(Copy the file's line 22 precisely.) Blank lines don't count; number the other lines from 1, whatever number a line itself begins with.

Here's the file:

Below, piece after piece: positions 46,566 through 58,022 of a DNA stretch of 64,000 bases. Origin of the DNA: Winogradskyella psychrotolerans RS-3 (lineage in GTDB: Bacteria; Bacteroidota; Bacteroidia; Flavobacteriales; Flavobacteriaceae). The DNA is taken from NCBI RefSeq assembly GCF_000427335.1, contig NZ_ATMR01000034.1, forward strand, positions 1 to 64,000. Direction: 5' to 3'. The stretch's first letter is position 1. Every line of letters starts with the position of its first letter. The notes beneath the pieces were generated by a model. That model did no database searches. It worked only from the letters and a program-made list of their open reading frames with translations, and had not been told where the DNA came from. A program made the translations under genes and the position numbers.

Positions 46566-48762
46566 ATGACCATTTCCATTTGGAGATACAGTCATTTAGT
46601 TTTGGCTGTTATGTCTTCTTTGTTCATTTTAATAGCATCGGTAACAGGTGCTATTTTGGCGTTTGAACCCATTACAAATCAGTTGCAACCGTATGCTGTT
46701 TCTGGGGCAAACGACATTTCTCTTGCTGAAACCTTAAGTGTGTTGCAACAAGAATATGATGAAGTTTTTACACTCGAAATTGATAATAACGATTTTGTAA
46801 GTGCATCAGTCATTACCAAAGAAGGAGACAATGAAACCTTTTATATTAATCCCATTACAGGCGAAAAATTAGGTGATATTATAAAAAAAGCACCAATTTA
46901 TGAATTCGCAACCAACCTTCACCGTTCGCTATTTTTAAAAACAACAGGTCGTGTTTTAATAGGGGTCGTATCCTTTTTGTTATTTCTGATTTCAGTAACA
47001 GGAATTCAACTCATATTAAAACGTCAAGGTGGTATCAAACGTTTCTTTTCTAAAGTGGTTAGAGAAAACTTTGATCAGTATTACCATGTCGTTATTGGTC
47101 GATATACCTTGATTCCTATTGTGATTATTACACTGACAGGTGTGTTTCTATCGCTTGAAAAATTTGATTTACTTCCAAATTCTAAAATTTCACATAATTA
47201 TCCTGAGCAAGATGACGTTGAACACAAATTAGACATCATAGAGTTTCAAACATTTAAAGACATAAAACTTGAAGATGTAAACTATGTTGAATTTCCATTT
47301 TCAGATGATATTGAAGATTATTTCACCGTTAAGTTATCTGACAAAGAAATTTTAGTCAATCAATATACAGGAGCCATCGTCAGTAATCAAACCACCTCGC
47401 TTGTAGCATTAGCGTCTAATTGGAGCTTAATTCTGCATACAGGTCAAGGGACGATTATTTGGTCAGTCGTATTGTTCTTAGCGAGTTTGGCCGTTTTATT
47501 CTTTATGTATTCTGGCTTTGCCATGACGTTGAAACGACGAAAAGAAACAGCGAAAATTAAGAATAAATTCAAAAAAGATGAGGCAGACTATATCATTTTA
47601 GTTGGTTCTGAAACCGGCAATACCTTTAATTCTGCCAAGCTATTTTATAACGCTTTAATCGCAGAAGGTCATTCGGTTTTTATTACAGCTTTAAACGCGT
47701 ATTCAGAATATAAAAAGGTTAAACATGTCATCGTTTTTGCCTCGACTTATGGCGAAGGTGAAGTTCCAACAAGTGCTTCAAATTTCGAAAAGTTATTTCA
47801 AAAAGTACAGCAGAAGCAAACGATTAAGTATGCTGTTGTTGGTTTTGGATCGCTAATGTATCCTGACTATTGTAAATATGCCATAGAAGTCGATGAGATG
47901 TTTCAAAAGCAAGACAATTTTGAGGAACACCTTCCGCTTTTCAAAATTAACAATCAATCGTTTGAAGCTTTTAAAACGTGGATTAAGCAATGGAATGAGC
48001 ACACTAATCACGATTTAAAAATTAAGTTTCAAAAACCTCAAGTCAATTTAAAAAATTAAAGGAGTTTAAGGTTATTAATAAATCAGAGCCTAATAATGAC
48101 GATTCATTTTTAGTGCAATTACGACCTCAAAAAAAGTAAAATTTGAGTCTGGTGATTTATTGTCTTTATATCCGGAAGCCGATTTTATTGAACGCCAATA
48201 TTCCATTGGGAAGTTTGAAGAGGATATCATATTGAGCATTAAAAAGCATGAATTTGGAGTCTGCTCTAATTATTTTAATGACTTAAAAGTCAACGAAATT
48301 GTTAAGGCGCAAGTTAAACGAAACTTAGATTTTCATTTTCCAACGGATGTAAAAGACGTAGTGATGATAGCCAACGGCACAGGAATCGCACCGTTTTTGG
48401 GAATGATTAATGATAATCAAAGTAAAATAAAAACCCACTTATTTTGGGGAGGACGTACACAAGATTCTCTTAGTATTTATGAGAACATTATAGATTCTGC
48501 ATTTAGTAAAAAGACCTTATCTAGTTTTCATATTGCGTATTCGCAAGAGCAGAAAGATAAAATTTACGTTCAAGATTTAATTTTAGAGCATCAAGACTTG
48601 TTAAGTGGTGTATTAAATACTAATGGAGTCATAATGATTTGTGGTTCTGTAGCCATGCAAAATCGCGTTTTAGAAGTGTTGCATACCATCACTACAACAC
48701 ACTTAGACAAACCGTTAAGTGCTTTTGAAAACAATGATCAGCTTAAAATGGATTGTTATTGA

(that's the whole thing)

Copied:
48401 GAATGATTAATGATAATCAAAGTAAAATAAAAACCCACTTATTTTGGGGAGGACGTACACAAGATTCTCTTAGTATTTATGAGAACATTATAGATTCTGC